4. ^ Piperno, Dolores, R.; Ranere, Anthony J.; Holst, Irene; Iriarte, Jose; Dickau, Ruth (2009). "Starch grain and phytolith evidence for early ninth millennium B.P. maize from the Central Balsas River Valley, Mexico". PNAS. 106 (13): 5019–5024. Bibcode:2009PNAS..106.5019P. doi:10.1073/pnas.0812525106. PMC 2664021. PMID 19307570.
  5. ^ a b Smith, Bruce D. (February 2001). "Documenting plant domestication: The consilience of biological and archaeological approaches". Proceedings of the National Academy of Sciences of the United States of America. 98 (4): 1324–1326. Bibcode:2001PNAS...98.1324S. doi:10.1073/pnas.98.4.1324. PMC 33375. PMID 11171946. Retrieved 4 November 2013.
  6. ^ Spooner, DM; et al. (2005). "A single domestication for potato based on multilocus amplified fragment length polymorphism genotyping". PNAS. 102 (41): 14694–99. Bibcode:2005PNAS..10214694S. doi:10.1073/pnas.0507400102. PMC 1253605. PMID 16203994.
  7. ^ Perry, Linda; Kent V. Flannery (July 17, 2007). "Precolumbian use of chili peppers in the Valley of Oaxaca, Mexico". Proceedings of the National Academy of Sciences of the United States of America. 104 (29): 11905–11909. Bibcode:2007PNAS..10411905P. doi:10.1073/pnas.0704936104. PMC 1924538. PMID 17620613. Retrieved 4 November 2013.
  8. ^ Ranere, Anthony J.; Dolores R. Piper; Irene Holst; Ruth Dickau; José Iriarte (January 23, 2009). "The cultural and chronological context of early Holocene maize and squash domestication in the Central Balsas River Valley, Mexico". Proceedings of the National Academy of Sciences of the United States of America. 106 (13): 5014–5018. Bibcode:2009PNAS..106.5014R. doi:10.1073/pnas.0812590106. PMC 2664064. PMID 19307573. Retrieved 4 November 2013.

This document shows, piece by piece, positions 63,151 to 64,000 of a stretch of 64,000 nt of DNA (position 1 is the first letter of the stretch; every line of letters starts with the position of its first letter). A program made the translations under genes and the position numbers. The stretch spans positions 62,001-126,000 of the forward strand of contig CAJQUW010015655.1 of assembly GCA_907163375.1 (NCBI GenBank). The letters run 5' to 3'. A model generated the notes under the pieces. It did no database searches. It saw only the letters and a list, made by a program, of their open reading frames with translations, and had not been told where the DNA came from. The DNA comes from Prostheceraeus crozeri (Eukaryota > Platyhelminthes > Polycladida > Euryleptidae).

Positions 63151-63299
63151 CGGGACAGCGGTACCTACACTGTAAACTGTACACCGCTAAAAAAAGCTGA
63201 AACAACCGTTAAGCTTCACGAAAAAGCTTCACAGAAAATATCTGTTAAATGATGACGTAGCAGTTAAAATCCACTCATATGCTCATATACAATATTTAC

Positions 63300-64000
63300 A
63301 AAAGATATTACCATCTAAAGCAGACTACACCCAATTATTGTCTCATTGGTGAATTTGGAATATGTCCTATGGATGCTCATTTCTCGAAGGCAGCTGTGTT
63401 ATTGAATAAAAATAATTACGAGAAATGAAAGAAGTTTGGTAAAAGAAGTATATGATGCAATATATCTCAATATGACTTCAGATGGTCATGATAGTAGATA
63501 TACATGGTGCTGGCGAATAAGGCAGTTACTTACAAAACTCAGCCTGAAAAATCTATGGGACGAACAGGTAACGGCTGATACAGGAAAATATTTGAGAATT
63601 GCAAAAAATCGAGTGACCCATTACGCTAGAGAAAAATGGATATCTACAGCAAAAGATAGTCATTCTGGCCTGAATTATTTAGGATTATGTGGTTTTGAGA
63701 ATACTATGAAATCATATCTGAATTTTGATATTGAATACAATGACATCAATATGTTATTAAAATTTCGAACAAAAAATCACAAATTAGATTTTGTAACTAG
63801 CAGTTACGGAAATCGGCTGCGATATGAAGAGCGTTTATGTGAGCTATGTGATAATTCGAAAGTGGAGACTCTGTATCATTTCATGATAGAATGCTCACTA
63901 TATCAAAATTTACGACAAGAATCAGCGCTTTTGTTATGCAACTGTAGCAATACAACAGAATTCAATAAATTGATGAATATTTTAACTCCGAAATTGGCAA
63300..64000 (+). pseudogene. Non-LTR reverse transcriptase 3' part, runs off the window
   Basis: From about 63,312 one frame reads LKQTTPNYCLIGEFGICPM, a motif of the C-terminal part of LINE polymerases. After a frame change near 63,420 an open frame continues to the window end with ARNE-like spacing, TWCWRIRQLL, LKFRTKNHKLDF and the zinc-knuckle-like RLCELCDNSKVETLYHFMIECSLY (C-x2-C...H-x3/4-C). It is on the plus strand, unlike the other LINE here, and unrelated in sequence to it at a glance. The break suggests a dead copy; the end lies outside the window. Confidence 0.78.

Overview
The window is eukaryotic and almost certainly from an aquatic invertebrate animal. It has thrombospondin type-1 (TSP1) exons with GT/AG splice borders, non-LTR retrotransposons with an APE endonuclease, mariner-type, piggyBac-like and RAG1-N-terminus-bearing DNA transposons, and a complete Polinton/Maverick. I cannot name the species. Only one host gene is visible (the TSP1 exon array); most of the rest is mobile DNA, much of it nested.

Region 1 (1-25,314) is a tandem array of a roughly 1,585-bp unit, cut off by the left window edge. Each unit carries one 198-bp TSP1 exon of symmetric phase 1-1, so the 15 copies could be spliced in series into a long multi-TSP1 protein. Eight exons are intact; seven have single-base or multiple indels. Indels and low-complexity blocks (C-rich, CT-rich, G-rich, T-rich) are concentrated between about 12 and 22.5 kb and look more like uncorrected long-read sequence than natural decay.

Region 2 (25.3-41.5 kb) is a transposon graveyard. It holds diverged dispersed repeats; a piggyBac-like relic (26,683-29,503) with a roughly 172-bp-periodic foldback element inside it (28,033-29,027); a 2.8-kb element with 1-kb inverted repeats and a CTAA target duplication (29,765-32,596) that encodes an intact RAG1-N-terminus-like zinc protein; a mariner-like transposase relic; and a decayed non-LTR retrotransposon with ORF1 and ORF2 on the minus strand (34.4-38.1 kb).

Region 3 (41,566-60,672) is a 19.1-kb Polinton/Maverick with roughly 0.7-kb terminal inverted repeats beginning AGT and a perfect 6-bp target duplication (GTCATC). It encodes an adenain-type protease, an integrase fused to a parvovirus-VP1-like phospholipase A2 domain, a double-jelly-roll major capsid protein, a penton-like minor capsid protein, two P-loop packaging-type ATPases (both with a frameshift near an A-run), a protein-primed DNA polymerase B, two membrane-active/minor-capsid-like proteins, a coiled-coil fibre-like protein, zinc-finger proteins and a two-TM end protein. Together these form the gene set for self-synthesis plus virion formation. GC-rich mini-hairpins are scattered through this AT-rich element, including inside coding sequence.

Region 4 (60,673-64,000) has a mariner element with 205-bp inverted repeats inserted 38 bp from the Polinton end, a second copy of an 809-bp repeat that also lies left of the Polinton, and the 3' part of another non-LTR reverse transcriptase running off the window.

9. ^ "Earliest-Known Evidence Of Peanut, Cotton And Squash Farming Found". Science Daily. June 29, 2007. Retrieved 4 November 2013.
  10. ^ Galindo-Tovar, María Elena; Arzate-Fernández, Amaury M.; Ogata-Aguilar, Nisao & Landero-Torres, Ivonne (2007). "The avocado (Persea americana, Lauraceae) crop in Mesoamerica: 10,000 years of history" (PDF). Harvard Papers in Botany. 12 (2): 325–334, page 325. doi:10.3100/1043-4534(2007)12[325:TAPALC]2.0.CO;2. JSTOR 41761865. Archived (PDF) from the original on 10 October 2015.
  11. ^ Rajpal, Vijay Rani (2016). Gene Pool Diversity and Crop Improvement, Volume 1. Springer. p. 117. ISBN 978-3-319-27096-8. Retrieved 9 April 2016.
  12. ^ "The Domestication History of Cotton". Retrieved 21 August 2017.
  13. ^ Kent, J.A.; Bommaraju, T.V.; Barnicki, S.D. (2017). Handbook of Industrial Chemistry and Biotechnology. Springer International Publishing. p. 902. ISBN 978-3-319-52287-6. Retrieved August 4, 2020. Sunflower Seed Sunflower (Helianthus annus var. marcocarpus) is a New World crop, known to have been grown in Arizona–New Mexico in 3000 BC and in the Mississippi–Missouri Basin at least since 900 BC.
  14. ^ "History of Chocolate Timeline – Origin of Chocolate". thenibble.com.
  15. ^ García, Jorge Luis. 2012. The Foods and crops of the Muisca: a dietary reconstruction of the intermediate chiefdoms of Bogotá (Bacatá) and Tunja (Hunza), Colombia (M.A.), 1–201. University of Central Florida. Accessed 2016-07-08.
  16. ^ Smith, A. F. (1994). The Tomato in America: Early History, Culture, and Cookery. Columbia SC, US: University of South Carolina Press. ISBN 978-1-57003-000-0.
  17. ^ Babb, Robin (May 22, 2019). "The 'Nativore' Chef Working to Improve Nutrition in Indigenous Communities". Civil Eats. Retrieved June 7, 2019.
  18. ^ "Rediscovering Native American cuisine before it gets lost". Food Management. January 2, 2019. Retrieved July 27, 2019.
  19. ^ Gomez, Adrian (August 16, 2019). "Red Mesa Cuisine owner aims to bring 'ancestral foods back to the table'". www.abqjournal.com. Retrieved November 3, 2019.
  20. ^ Kunz, Jenna (July 31, 2019). "The Chef Revitalizing Native American Cuisine". Unearth Women. Retrieved October 11, 2019.